David Bourget (Western Ontario)
David Chalmers (ANU, NYU)
Rafael De Clercq
Ezio Di Nucci
Jack Alan Reynolds
Learn more about PhilPapers
Science and Engineering Ethics 19 (3):913-944 (2013)
Failure is a central notion both in ethics of engineering and in engineering practice. Engineers devote considerable resources to assure their products will not fail and considerable progress has been made in the development of tools and methods for understanding and avoiding failure. Engineering ethics, on the other hand, is concerned with the moral and social aspects related to the causes and consequences of technological failures. But what is meant by failure, and what does it mean that a failure has occurred? The subject of this paper is how engineers use and define this notion. Although a traditional definition of failure can be identified that is shared by a large part of the engineering community, the literature shows that engineers are willing to consider as failures also events and circumstance that are at odds with this traditional definition. These cases violate one or more of three assumptions made by the traditional approach to failure. An alternative approach, inspired by the notion of product life cycle, is proposed which dispenses with these assumptions. Besides being able to address the traditional cases of failure, it can deal successfully with the problematic cases. The adoption of a life cycle perspective allows the introduction of a clearer notion of failure and allows a classification of failure phenomena that takes into account the roles of stakeholders involved in the various stages of a product life cycle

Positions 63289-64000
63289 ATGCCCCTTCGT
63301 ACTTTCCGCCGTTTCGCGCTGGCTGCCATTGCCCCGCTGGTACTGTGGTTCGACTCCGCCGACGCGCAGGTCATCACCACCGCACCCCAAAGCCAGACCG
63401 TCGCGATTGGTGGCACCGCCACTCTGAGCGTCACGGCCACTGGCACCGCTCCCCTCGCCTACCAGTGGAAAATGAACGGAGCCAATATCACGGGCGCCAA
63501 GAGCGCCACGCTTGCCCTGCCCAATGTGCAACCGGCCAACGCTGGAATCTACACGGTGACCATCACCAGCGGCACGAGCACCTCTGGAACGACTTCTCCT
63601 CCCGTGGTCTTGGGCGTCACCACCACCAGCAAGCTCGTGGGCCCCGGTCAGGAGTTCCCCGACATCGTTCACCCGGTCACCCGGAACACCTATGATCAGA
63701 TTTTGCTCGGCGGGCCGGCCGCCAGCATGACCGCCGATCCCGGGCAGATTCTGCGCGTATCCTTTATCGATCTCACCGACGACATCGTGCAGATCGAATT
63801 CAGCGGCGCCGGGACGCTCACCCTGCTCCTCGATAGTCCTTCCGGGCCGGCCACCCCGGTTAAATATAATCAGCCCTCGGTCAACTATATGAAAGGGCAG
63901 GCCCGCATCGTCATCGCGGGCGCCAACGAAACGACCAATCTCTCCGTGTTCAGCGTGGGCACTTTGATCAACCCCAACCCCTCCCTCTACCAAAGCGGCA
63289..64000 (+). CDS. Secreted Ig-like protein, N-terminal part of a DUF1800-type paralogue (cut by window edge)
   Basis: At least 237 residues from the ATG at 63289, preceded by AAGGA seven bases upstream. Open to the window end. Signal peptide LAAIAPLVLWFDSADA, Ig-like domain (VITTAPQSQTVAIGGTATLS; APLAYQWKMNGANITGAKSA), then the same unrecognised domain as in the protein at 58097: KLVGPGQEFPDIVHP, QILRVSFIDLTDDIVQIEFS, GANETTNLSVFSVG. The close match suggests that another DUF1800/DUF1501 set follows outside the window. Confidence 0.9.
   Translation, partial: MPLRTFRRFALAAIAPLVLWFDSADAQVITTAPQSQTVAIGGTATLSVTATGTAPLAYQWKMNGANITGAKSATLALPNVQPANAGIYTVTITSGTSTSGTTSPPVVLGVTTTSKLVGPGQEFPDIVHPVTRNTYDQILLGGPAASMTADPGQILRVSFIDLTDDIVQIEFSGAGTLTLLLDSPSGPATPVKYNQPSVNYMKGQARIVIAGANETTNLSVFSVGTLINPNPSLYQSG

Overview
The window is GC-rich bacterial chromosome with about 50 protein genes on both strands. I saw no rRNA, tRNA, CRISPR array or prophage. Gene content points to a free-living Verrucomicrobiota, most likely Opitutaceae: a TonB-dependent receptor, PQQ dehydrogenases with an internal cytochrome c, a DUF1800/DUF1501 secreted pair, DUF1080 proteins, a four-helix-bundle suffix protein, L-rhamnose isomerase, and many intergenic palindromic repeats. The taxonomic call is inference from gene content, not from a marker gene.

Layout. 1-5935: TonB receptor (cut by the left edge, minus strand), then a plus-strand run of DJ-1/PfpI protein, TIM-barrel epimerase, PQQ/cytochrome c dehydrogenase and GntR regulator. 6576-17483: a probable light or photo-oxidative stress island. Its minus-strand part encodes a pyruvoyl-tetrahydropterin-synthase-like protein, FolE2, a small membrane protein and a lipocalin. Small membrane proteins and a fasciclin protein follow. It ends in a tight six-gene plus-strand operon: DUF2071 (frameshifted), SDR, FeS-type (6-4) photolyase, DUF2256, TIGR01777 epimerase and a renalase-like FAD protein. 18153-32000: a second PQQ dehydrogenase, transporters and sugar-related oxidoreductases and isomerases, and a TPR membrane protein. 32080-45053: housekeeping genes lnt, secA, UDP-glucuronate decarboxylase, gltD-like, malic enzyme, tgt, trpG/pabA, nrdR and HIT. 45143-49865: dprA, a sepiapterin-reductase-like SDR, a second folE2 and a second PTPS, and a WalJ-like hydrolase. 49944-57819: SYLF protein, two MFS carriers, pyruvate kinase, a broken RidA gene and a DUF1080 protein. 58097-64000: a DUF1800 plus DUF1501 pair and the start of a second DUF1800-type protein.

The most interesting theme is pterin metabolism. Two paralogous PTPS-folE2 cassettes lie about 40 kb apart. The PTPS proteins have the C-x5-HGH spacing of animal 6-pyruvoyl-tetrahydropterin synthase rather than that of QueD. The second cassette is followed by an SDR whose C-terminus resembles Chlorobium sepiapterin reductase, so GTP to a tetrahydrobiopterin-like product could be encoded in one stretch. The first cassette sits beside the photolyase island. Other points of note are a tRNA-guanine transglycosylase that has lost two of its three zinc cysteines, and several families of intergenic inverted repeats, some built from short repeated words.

|Keywords||Failure Life cycle Failure analysis Product development Failure trajectory Sustainability|
|Categories||categorize this paper)|
Setup an account with your affiliations in order to access resources via your University's proxy server
Configure custom proxy (use this if your affiliation does not provide a proxy)
|Through your library|
References found in this work BETA
No references found.
Citations of this work BETA
No citations found.
Similar books and articles
Patricia H. Werhane (1991). Engineers and Management: The Challenge of the Challenger Incident. [REVIEW] Journal of Business Ethics 10 (8):605 - 616.
Joseph R. DesJardins & Ernest Diedrich (2003). Learning What It Really Costs: Teaching Business Ethics with Life-Cycle Case Studies. [REVIEW] Journal of Business Ethics 48 (1):33-42.
Byron Newberry (2010). Katrina: Macro-Ethical Issues for Engineers. [REVIEW] Science and Engineering Ethics 16 (3):535-571.
Robert E. McGinn (2003). “Mind the Gaps”: An Empirical Approach to Engineering Ethics, 1997–2001. [REVIEW] Science and Engineering Ethics 9 (4):517-542.
Gregory Mellema (1994). Business Ethics and Doing What One Ought to Do. Journal of Business Ethics 13 (2):149 - 153.
Andrew Sneddon (2005). Rawlsian Decisionmaking and Genetic Engineering. Cambridge Quarterly of Healthcare Ethics 15 (1):35-41.
A. David Kline (2006). On Complicity Theory. Science and Engineering Ethics 12 (2):257-264.
Geoff Pynn (2013). The Bayesian Explanation of Transmission Failure. Synthese 190 (9):1519-1531.
Carl Mitcham (1998). The Importance of Philosophy to Engineering. Teorema: International Journal of Philosophy 17 (3):27-47.
Michael Davis (2001). The Professional Approach to Engineering Ethics: Five Research Questions. Science and Engineering Ethics 7 (3):379-390.
Gene Moriarty (2000). The Place of Engineering and the Engineering of Place. Techné: Research in Philosophy and Technology 5 (2):83-96.
Kevin M. Passino (2009). Educating the Humanitarian Engineer. Science and Engineering Ethics 15 (4):577-600.
Brian Schrag (2009). Piercing the Veil: Ethical Issues in Ethnographic Research. Science and Engineering Ethics 15 (2):135-160.
D. Cummiskey (1992). Reference Failure and Scientific Realism: A Response to the Meta-Induction. British Journal for the Philosophy of Science 43 (1):21-40.
Annalisa Coliva (2012). Varieties of Failure (of Warrant Transmission: What Else?!). Synthese 189 (2):235-254.
Added to index2012-03-05
Total downloads5 ( #506,084 of 1,902,195 )
Recent downloads (6 months)3 ( #280,998 of 1,902,195 )
How can I increase my downloads?